Article from Forbes, reposted to LinkedIn - EMV Shift will change liability rules for fraud

Overview from

But the method to use these cards in transactions requires a completely different type of card reader to read the chip.  Whether you run a permanent storefront, e-commerce shop online, or are a mobile microbusiness (think food trucks and festivals) YOU are affected and will need to make some changes soon.

Is your payment processor ready?  If you have been to Food Truck Thursdays, you've seen and engaged in the payment processor Square.
EMV Overview from Square

Square devices capable of reading EMV cards are shipping this spring.  Sign up for updates at the link above.  Pre orders of EMV-capable scanners are available for a small fee.

PayPal Here:  Their initial rollout to compete with Square was a tangled cluster and I don't know anyone who uses this variation of PayPal.  But if you do, know that numerous searches have turned up empty for EMV technology.  Methinks the EMV migration will be just as problematic as the initial swipe device rollout.

Intuit/QuickBooks:  Intuit, the producers of Quicken and Quickbooks are promoting Point of Sale (POS) devices that are EMV ready.  If you are using Quickbooks for your sales, check them out now.

For those of you who are strictly e-commerce focused, there won't be much to change.  There will still be card numbers, security codes, and expiration dates that can be entered in your checkout software.

October 2015 is the drop-dead date for the conversion to EMV cards so start planning now!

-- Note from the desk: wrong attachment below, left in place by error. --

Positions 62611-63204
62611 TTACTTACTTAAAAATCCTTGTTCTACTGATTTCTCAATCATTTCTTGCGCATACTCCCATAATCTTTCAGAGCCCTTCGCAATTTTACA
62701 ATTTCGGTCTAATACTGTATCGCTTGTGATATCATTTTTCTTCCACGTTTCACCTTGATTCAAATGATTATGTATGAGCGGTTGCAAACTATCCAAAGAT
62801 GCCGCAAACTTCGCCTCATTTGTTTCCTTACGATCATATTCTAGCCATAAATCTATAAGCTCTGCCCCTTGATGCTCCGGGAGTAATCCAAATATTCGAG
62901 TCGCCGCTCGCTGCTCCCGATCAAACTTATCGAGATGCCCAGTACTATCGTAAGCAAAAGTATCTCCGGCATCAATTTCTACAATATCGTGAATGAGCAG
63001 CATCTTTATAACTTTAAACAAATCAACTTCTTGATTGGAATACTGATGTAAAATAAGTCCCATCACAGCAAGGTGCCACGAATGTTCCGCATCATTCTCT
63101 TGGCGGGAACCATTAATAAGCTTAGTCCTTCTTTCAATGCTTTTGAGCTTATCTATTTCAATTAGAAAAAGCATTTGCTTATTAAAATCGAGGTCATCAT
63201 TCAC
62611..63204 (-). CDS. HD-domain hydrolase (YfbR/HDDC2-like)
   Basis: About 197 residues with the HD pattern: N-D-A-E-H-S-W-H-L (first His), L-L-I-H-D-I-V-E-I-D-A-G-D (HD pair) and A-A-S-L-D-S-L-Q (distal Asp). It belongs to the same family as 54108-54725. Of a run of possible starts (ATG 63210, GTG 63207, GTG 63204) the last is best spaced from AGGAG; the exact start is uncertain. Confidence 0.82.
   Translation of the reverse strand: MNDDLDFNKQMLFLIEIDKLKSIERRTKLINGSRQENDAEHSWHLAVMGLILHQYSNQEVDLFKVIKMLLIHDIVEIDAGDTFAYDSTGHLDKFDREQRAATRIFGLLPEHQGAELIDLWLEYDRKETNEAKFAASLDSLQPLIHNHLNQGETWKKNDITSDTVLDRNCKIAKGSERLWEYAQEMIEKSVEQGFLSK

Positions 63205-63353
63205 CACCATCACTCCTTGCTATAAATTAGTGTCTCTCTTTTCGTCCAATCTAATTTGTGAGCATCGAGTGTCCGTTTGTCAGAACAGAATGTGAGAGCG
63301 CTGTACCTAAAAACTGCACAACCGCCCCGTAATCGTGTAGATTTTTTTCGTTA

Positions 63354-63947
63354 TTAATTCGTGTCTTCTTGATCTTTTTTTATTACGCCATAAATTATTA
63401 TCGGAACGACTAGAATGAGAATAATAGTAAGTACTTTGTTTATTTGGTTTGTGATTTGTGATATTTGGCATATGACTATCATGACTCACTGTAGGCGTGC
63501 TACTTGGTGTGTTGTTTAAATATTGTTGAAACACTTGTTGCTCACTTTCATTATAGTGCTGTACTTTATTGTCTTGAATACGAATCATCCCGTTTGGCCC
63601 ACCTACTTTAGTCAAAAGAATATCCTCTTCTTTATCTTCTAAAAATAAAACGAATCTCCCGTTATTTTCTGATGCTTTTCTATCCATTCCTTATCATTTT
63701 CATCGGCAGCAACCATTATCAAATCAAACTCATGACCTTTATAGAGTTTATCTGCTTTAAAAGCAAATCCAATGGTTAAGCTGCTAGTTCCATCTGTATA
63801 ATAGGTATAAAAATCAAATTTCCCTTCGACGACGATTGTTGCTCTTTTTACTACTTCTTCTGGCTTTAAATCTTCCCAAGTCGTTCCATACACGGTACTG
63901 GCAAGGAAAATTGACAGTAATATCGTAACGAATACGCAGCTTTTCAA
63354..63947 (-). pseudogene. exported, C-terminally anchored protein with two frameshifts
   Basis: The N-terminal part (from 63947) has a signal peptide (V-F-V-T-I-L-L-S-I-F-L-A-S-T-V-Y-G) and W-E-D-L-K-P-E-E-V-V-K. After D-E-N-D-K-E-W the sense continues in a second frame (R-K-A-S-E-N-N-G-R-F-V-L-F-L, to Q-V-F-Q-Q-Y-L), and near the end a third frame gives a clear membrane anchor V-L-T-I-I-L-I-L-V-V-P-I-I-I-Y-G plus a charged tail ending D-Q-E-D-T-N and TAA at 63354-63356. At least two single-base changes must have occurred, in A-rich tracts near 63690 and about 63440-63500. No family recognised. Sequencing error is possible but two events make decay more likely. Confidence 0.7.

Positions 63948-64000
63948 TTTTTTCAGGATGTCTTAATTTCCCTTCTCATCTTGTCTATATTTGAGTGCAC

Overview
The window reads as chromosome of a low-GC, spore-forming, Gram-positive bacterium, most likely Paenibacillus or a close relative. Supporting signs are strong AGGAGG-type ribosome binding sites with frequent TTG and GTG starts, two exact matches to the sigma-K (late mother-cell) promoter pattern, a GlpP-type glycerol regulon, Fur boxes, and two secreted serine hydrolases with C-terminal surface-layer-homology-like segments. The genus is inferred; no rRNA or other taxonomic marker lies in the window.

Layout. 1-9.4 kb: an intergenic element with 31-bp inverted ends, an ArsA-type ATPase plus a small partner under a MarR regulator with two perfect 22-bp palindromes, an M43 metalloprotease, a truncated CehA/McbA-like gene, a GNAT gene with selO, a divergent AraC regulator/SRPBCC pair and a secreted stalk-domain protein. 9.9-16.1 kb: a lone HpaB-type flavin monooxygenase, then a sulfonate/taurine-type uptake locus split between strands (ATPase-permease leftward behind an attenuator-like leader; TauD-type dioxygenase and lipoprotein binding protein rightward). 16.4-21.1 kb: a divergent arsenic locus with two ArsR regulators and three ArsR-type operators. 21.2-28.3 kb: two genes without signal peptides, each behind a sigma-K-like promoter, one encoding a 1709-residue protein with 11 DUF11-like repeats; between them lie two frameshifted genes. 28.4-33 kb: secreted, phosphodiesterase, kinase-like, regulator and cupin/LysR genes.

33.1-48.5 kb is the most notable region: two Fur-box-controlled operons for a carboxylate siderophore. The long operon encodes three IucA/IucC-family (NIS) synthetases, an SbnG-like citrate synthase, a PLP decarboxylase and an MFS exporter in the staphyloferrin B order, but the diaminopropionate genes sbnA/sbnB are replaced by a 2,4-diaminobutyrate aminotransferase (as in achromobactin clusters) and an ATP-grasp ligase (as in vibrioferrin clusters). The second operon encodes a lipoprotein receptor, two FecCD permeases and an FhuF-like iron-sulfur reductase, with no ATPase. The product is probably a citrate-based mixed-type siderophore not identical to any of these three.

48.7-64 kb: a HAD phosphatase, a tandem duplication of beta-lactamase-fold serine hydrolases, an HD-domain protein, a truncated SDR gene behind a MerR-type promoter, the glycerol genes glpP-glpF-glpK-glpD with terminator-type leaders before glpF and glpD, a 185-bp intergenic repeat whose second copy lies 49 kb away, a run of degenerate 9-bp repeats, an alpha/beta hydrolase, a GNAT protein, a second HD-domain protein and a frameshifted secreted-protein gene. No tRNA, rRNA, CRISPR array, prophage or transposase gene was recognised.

Monday, February 16, 2015

Include Your Social Media Accounts in Your Final Arrangements

Talking about writing a will has to be one of the top ten most uncomfortable conversations.  But any family that has had to settle an estate will tell you the effort will make the process easier on the survivors.

Social media networks now have procedures in place to close or otherwise address the status of your accounts after your passing.  Some people find comfort in reviewing old posts and photos by their loved one;  others are just creeped out.

For both LinkedIn and Twitter, a next of kin or executor can contact the admin desk and make a request.

LinkedIn:  Deceased LinkedIn Member - Removing Profile
There is a form at the link to fill out and the information they require is:
  • The member's name
  • The URL to their LinkedIn profile
  • Your relationship to them
  • Member's email address
  • Date they passed away
  • Link to obituary
  • Company they most recently worked at
Profiles will be completely removed and not preserved

The information required to deactivate the account is basically the same as LinkedIn.  However, Twitter also requires that the person reporting the death provide a copy of their legal ID.  AND - all information has to be sent via US Mail to an address listed at the above link.  The process takes a while.

Facebook has taken a proactive approach.  Every member is now permitted to designate a Legacy Contact, who can perform some management tasks after your passing.  They won't be able to post as you, but they can change pictures, decide to download your photos, etc.  

Best of all, you don't have to jump through a ton of extra hoops to have an account managed for a deceased person.  The Memorialization Request is simple and just requires a single proof (online obituary, etc) to show the person has actually died.  Once that is confirmed, the Legacy Contact can take over the account per the deceased owner's request.  (More about Memorialized Accounts on Facebook.)

Take a few moments and make future plans for your social media.  It will make the details easier on your survivors.